Belief in God or an afterlife seems to me to be a very human thing to do; it denotes awe and humility at the mystery of existence. I have noticed a tendency towards arrogance and intellectual superiority amongst some who state that they know that God/afterlife does not exist. For starters, just how do they come by this knowledge? Pass it on pl.
Perhaps humanity ought to be enlightened enough not to need fear of retribution from on high for misdeeds; but for many people, myself included, it can be helpful to believe or even to imagine that some 'other' is taking notes. I’d rather have the God of my choice taking notes than the Stasi or KGB. It was remarkable how following the declaration that God was dead several decades ago, Western morality and culture nose-dived. Into this vacuum has poured the Religion of Peace and its practitioners are ensuring their particular version of 'God' will be taking plenty of notes.
Laine I’m in 95% agreement with you, the only point I would question is: “...they honestly thought it was a better way...lead to progress”. I would say that it was a better way and it has led to progress, medical, educational, scientific and social. There may well have been some cultural losses or changes, but every former colony is free to restore their old ways if they so wish. What is happening in Britain and Europe, I’m sure you’ll agree, is that the indigenes are pre-empting dissolution of their civilization in order to appease and avoid conflict. Our leaders are adapting our laws, customs and way of life to accommodate a hostile and alien belief system; A belief system that obligates its practitioners to annihilate by stealth or by force the civilization of the West.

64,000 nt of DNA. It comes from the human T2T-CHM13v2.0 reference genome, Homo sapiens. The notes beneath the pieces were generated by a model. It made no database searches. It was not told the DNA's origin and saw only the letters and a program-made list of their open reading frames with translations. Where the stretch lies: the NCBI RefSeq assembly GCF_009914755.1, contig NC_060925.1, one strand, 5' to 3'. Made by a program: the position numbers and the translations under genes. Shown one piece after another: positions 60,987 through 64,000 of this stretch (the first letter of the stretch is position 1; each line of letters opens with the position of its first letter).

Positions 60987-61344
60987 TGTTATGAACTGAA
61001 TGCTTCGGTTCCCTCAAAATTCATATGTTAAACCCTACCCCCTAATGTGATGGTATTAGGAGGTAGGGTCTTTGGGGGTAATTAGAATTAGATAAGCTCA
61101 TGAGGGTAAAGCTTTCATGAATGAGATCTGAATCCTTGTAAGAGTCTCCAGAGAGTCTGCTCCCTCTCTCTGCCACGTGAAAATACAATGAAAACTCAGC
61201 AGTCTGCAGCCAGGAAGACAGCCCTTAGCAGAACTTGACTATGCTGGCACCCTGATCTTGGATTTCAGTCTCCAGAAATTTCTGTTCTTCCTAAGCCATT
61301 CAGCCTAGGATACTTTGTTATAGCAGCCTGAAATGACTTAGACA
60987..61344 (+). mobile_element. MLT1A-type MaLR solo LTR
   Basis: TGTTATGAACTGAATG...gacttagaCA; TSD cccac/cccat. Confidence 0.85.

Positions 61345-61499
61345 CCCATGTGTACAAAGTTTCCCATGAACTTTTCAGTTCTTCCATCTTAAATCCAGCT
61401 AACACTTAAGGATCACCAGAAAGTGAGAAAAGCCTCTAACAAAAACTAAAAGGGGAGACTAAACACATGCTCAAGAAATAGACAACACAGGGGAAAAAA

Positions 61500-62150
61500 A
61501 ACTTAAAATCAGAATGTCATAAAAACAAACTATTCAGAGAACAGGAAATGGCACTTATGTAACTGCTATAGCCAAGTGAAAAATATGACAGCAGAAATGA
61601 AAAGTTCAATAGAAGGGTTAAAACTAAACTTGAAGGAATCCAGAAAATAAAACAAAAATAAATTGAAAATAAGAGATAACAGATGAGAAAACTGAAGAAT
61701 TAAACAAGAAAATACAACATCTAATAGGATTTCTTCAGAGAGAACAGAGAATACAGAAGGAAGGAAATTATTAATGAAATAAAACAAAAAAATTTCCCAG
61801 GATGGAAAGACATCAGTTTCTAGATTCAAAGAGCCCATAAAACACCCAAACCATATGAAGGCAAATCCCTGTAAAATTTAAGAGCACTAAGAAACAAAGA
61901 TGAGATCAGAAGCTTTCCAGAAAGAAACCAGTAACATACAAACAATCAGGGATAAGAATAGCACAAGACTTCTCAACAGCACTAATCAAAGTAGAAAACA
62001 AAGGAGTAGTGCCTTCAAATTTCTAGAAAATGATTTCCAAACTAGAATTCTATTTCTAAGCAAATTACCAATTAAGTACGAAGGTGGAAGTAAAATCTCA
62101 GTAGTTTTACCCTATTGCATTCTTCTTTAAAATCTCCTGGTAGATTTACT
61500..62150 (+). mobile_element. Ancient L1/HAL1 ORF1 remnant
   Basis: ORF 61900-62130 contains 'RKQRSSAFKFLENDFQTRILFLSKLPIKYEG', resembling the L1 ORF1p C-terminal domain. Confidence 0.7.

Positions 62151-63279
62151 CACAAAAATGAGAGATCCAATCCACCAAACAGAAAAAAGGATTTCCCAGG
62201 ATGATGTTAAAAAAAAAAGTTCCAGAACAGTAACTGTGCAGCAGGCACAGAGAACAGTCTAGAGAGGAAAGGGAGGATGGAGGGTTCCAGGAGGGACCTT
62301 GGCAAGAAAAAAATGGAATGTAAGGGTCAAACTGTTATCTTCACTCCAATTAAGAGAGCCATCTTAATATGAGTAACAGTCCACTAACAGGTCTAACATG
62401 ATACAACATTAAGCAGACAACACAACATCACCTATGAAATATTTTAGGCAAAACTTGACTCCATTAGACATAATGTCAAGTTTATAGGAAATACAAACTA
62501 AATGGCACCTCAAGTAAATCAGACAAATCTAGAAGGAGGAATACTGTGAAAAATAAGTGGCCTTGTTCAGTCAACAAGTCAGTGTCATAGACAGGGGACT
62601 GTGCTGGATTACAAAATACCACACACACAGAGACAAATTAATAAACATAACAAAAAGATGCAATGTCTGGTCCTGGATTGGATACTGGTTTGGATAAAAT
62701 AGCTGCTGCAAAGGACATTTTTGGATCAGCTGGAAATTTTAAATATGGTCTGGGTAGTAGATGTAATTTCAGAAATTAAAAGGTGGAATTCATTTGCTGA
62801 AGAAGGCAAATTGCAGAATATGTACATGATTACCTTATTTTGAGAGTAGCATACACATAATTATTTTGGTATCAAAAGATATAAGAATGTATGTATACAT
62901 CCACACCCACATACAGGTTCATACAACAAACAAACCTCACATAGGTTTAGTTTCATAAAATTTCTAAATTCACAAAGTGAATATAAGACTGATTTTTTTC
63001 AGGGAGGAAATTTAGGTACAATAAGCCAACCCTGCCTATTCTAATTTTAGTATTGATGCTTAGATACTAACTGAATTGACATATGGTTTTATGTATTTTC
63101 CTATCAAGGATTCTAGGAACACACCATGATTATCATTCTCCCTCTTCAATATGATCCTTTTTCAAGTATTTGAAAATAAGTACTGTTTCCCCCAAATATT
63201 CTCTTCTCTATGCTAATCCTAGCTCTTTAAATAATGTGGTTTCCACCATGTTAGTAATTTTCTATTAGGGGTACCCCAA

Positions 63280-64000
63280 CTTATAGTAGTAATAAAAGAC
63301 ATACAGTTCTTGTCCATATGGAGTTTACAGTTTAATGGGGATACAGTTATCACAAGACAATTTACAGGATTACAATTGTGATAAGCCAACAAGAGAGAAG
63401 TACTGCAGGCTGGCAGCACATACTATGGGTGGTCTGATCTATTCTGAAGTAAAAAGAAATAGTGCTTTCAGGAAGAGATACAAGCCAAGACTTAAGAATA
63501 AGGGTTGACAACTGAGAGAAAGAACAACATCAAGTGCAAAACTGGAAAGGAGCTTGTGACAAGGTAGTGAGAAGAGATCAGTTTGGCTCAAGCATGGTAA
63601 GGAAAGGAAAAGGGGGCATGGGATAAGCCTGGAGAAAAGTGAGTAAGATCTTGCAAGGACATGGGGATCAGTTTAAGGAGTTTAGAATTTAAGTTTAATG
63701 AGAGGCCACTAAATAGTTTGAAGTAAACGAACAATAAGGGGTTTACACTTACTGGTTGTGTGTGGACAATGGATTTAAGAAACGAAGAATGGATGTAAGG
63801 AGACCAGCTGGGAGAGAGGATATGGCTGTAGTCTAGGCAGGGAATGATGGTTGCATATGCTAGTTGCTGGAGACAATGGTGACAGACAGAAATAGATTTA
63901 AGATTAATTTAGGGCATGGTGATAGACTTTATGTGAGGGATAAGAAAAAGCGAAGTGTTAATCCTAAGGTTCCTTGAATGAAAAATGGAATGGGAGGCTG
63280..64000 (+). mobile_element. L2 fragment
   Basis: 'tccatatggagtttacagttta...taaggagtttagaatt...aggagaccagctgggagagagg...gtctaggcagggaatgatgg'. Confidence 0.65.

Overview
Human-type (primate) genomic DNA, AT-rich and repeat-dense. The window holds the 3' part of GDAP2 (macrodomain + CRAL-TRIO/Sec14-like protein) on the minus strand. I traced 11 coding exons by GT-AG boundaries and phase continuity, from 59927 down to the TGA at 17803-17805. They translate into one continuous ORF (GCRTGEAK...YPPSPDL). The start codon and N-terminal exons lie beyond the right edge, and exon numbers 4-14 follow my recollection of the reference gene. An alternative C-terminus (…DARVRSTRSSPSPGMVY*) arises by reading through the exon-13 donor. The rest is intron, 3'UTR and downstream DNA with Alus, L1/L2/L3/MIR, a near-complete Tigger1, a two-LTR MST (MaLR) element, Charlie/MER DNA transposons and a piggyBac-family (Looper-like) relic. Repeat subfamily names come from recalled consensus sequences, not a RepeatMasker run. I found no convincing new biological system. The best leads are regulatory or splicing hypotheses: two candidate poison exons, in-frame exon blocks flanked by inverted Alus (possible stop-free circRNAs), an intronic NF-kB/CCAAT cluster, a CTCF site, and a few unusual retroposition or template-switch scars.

Michiel said...

Decatur wrote,

-"I have noticed a tendency towards arrogance and intellectual superiority amongst some who state that they know that God/afterlife does not exist. For starters, just how do they come by this knowledge? Pass it on pl."-

I’m probably one of these arrogant heathens. However, it is not the non-believers who have to come up with proof of non-existence. It is the believers who have to come up with proof of existence of a deity, a higher being. This because they claim, demand and enforce al kinds of stuff based on what their god (gods) or some vague intermediate has 'told' them. Often rather a long time ago. As yet, there is not a shred of evidence for the existence of any god. Therefore I wonder. Who are the real arrogant people?

Decatur said...

Michiel, Thank you for your response.
I don't see why anyone really has to come up with any proof of a deity one way or t'other. Surely it’s up to the individual, a matter of faith or choice? In my case it’s the awareness of existence that leads me to consider some other form of life is quite possible, so naturally I’m perplexed when similarly existing people say they know that what I believe is wrong. (Perhaps no-one else exists and I’m really all alone here? Oh dear!). But why should anyone have to prove God exists? It’s all about freedom of choice isn’t it? If the folks find it helps them keeps society running in an orderly fashion that seems to be to the good.